by Rob Williams on October 17, 2012 in Peripherals
No – your eyes are not deceiving you. Logitech has finally released a mechanical keyboard, going by the name G710+. It uses CHERRY MX Brown switches backed with sound dampeners, has 100% backlight coverage, includes six G macro keys and also dedicated media keys. Is it worth the higher-than-normal $150 price tag? Let’s find out.
Helping to set Logitech’s G710+ apart from the crowd is its large collection of non-standard keys, such as media keys, macro keys and others. A major complaint I’ve seen from many who’ve been considering a mechanical offering is that most don’t include dedicated media keys, so Logitech sure seems to have listened.
At the top-left are the M1, M2 and M3 keys – in essence, macro bank switchers. Each M key changes the functions of the G keys, which allows you to have a total of 18 macros at-the-ready at any given time.
Of these keys, the “MR”, or macro record, is perhaps the most useful. While it’s not unique to Logitech, this key allows you to quickly record macros without the use of software – perfect for when you need a macro quick but are already in a game. The right-most key, with the icon of a joystick, is your Windows-key toggle. Enabled, your Windows key will remain unusable.
Towards the right-side of the G710+, we see two LED-function keys and also basic media keys (play/pause, stop, back and forward). The first LED key to the left adjusts the WASD and arrow keys, while the one next to it adjusts all of the others. The entire keyboard has four levels of brightness, but unfortunately for those who want it, no “pulse” mode exists. If there’s any issue I can speak of here, it’s that the LED behind the left-most LED key is positioned in such a way that a portion of the icon remains unlit. This could have been done out of necessity, but it does kind of stand out. However, if there was ever a perfect use for the hashtag #firstworldproblems, this is it.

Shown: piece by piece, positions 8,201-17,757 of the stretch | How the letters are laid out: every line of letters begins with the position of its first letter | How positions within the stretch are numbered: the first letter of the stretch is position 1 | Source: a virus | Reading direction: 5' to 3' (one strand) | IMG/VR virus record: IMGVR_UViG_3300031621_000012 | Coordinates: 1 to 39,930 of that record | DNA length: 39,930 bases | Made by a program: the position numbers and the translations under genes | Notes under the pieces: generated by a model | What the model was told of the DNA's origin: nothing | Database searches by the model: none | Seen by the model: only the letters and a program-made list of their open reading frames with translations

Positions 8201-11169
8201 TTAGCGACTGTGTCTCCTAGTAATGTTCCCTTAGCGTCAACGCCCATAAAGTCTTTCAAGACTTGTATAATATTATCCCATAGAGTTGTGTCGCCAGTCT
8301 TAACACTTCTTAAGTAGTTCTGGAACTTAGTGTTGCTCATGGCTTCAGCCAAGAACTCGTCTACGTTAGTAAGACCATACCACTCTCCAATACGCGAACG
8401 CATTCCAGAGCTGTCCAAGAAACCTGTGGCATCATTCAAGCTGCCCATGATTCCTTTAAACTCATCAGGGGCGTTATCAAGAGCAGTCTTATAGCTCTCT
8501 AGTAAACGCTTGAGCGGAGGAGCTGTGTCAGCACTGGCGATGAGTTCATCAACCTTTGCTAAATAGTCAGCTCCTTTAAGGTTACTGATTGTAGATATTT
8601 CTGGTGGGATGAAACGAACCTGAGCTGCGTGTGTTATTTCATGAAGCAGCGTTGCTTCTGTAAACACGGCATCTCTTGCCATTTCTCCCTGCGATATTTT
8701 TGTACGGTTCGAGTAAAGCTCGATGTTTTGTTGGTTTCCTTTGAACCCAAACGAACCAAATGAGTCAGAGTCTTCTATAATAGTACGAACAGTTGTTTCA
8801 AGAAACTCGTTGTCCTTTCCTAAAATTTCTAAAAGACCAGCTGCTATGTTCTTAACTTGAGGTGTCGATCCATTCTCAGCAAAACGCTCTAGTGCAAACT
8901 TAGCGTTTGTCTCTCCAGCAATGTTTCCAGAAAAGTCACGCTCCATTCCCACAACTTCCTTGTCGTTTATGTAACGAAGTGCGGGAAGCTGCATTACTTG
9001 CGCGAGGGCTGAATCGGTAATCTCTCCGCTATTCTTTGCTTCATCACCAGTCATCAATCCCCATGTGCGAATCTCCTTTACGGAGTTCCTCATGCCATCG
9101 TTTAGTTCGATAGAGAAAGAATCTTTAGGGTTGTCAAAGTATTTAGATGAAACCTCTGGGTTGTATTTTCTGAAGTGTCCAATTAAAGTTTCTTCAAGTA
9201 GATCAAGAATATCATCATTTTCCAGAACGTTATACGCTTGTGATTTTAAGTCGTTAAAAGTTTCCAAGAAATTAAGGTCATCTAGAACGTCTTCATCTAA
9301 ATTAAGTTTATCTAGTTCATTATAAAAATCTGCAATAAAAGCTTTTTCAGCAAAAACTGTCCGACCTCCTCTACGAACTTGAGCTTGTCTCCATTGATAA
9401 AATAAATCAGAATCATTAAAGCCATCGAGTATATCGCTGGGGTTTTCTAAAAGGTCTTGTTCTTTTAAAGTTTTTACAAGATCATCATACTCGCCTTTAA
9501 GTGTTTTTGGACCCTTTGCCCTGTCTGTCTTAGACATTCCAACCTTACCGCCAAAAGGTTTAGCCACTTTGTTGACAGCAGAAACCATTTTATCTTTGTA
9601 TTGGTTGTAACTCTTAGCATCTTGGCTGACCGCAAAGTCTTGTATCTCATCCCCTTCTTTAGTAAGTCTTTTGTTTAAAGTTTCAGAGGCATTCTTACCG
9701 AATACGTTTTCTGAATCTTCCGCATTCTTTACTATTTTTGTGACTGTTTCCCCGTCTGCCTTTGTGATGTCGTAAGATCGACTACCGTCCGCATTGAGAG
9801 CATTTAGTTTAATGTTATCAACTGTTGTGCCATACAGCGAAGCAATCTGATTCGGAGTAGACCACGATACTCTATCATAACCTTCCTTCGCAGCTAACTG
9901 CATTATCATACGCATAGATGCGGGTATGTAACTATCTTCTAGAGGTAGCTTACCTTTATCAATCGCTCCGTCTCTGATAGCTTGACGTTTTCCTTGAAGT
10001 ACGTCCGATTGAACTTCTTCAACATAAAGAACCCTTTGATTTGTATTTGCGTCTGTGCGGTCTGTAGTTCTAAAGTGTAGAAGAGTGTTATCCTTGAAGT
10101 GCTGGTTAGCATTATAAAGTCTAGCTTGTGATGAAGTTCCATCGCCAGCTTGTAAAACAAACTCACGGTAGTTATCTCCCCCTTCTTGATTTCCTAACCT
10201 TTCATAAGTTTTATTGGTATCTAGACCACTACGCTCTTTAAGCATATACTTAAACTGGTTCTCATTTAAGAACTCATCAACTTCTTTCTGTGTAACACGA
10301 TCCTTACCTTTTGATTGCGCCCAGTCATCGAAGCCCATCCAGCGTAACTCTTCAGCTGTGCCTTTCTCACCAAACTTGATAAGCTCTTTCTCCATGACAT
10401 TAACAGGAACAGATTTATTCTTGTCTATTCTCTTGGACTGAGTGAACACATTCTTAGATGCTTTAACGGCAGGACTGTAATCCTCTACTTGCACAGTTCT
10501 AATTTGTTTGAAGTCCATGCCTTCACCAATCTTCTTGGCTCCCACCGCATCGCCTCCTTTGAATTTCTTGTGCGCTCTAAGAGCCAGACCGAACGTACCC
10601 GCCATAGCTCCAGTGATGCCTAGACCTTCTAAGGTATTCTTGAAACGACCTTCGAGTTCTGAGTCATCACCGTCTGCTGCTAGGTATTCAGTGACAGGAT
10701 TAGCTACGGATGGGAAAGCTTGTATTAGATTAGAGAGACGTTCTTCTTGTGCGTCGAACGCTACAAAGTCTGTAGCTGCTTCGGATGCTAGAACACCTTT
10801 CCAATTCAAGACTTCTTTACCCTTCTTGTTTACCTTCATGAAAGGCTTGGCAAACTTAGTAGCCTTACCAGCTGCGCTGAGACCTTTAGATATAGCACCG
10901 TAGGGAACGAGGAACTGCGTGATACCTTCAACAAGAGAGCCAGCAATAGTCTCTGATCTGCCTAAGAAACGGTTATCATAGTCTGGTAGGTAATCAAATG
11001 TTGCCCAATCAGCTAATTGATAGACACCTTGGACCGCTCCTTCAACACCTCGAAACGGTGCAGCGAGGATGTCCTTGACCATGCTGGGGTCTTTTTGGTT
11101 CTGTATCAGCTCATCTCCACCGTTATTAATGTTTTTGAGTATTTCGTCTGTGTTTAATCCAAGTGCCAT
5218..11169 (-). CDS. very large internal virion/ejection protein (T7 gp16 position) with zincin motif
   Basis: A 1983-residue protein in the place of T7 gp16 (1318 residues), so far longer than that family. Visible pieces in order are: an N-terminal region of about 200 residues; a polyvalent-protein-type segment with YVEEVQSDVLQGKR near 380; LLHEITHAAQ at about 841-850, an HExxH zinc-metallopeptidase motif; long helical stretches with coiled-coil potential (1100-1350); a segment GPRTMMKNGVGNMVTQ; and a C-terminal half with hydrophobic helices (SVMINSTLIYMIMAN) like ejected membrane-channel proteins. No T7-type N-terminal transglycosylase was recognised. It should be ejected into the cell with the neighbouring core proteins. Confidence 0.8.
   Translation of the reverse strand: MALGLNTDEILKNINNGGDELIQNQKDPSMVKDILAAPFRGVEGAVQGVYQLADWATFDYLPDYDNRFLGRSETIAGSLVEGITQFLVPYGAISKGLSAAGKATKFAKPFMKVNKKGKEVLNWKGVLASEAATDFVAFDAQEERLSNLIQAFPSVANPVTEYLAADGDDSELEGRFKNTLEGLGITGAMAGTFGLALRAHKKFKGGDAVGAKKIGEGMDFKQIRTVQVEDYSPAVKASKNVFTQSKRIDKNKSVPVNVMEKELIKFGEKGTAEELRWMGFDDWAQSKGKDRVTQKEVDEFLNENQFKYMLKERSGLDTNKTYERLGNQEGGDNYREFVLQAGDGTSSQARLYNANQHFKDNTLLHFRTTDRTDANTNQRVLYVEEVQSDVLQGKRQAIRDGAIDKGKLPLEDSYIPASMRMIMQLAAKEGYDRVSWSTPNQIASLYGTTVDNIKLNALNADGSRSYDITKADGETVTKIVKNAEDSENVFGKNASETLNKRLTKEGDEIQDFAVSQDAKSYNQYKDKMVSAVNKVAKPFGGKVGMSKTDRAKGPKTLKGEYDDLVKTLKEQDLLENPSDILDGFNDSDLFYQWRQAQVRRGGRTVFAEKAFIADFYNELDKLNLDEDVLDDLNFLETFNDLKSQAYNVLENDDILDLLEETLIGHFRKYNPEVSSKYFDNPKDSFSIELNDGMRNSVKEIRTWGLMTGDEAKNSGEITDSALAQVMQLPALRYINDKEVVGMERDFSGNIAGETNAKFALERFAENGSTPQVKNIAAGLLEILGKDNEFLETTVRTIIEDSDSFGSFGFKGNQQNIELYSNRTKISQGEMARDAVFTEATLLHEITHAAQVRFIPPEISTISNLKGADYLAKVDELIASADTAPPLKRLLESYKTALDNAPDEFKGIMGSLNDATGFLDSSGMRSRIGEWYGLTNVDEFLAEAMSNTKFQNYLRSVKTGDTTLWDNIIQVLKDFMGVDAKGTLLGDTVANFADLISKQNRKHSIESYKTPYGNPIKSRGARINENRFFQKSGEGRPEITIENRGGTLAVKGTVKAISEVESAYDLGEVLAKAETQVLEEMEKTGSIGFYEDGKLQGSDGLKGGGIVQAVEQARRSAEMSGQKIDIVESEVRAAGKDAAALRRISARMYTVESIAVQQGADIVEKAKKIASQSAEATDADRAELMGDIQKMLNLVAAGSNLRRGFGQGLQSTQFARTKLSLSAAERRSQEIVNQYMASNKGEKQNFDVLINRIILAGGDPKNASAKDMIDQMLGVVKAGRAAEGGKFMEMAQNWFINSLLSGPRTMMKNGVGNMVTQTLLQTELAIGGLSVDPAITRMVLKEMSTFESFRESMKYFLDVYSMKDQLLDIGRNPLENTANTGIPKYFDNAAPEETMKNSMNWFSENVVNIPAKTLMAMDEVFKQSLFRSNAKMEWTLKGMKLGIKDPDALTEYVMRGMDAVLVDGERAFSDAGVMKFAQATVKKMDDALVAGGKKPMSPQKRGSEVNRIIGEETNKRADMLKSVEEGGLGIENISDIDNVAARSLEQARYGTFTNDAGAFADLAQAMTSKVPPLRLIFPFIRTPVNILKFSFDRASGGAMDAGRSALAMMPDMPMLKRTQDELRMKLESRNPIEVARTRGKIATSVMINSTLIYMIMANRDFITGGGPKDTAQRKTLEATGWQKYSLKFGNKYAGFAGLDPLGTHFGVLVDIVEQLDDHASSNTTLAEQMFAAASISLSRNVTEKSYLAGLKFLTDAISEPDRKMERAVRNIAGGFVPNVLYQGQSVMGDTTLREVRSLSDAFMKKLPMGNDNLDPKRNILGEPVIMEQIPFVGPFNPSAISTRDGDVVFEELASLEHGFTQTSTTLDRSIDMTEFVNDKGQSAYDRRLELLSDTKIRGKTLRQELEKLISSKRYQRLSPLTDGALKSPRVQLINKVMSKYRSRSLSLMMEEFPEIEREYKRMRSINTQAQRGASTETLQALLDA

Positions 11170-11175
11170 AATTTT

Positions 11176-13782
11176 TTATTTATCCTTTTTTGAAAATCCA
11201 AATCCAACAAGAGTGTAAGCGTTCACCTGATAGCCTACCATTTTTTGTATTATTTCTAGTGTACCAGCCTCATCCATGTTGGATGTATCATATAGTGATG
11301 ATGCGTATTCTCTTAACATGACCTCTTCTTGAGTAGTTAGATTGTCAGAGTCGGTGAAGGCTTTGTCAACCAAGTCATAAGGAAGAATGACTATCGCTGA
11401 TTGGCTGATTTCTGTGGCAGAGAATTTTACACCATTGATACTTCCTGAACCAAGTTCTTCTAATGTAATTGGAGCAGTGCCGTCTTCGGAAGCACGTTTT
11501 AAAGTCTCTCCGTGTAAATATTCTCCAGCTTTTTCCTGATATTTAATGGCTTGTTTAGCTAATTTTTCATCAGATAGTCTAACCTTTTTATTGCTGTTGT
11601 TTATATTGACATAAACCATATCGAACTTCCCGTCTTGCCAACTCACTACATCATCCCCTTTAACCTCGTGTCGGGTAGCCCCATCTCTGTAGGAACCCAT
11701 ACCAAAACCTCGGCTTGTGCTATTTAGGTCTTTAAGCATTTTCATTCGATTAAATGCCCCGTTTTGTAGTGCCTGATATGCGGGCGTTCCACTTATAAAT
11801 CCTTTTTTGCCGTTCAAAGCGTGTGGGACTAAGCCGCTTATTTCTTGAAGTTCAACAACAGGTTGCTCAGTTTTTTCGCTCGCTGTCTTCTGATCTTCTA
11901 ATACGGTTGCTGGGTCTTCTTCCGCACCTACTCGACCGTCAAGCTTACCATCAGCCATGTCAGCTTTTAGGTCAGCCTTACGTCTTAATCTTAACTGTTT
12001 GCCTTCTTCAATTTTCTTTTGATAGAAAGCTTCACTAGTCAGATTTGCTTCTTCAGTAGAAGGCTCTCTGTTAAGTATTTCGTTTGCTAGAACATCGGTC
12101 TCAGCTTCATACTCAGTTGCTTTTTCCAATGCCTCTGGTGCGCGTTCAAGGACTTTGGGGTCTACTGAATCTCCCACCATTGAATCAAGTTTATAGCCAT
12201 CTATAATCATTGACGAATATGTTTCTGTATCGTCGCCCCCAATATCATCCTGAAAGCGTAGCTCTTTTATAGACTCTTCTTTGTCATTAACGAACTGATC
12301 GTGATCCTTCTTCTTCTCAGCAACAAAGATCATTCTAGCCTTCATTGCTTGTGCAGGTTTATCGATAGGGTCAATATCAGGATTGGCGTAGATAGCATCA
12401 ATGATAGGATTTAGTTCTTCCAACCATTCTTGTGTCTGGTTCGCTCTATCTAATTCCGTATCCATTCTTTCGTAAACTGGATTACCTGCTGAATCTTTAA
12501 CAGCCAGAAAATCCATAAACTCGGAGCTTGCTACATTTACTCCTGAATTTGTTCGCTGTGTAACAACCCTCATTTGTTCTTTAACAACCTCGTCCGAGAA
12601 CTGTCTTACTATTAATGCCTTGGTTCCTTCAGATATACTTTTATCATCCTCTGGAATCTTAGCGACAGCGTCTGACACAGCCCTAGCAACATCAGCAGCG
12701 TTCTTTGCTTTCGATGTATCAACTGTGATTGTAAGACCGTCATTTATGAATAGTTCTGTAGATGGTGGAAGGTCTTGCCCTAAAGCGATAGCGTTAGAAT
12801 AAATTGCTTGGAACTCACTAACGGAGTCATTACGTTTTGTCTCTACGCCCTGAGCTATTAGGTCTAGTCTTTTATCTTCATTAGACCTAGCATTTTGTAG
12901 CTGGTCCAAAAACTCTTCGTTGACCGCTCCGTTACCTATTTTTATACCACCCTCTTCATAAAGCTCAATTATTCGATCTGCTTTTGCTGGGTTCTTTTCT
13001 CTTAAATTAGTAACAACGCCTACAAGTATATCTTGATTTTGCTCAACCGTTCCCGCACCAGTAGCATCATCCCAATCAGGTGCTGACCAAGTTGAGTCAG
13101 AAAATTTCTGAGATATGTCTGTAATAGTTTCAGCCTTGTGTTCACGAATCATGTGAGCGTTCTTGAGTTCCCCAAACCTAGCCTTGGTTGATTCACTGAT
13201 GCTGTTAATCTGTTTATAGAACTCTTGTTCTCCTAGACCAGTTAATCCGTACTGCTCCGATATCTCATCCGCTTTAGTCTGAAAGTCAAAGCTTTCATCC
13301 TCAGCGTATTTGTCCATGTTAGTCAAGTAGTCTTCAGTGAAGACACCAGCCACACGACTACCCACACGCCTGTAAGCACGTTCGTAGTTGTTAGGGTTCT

Similar to other Logitech G keyboards, this one includes a volume roller and mute/unmute button towards the top-right of the keyboard. It’s been a while since I last used a roller like this for the volume, but this keyboard has reminded me of how much I appreciate it. It feels more natural to increase and decrease the volume this way, although I do think it’d be nice if the software allowed you to increase the acceleration of the roller so that you can go from bottom to top a bit quicker.
On the left side of the keyboard we find the G1 – G6 keys. These are surrounded by an orange border which lightly carries on the theme of the rest of the board (more orange is found at the back, on the cord and on the macro keys). These six keys are separated into groups of two, making it easy to find the right one without looking. These keys also make use of CHERRY MX Brown switches.
The back of the G710+ is pretty uneventful, although it does look quite unique compared to most other keyboards. Towards the right, you’ll notice slits that will allow a cord to pass through. Given its positioning, this couldn’t be used for a mouse, but it could be used for something like a USB desktop mic or some other USB accessory.
And here we have what I’m sure has to be the beefiest keyboard cable I’ve ever laid my hands on. The cable that comes straight out of the back of the G710+ is very thick, but as you can see in the photo below, it splits off into two sections. The keyboard will function with only one plugged in, but two will be required if you want to reliably use the USB port found on top of the keyboard (not pictured, but located directly in the center back of the board).
The G710+ includes a wrist rest, seen below. While it matches the rest of the G710+ aesthetically, I do feel it’s one of the flimsiest wrist rests I’ve come across. It simply doesn’t instill much confidence that the tabs will go long without snapping – a feeling I never experienced with the well-designed wrist rest that came with Cooler Master’s Trigger (seriously, that thing is a tank). If you’re not rough with your gear, you’ll likely be fine. As I plan to make use of this G710+ for the next few months, I’ll update the review if I do encounter an issue.
Finally, a quick look at the backlighting. In the photo below, I have the brightest LED mode active, and as you can see, no key is left alone. I should note that while there is an orangey LED look to the left side, that’s just the effect of there being an orange border with white LEDs nearby.
White LEDs are not for everyone, but I’m a bit of a sucker for them. I really like the look of both the G710+ and the LEDs, perhaps even more than the tougher-looking Cooler Master Trigger, which featured complete red LED coverage.
With the tour of the G710+ finally concluded, let’s get right into a look at Logitech’s software.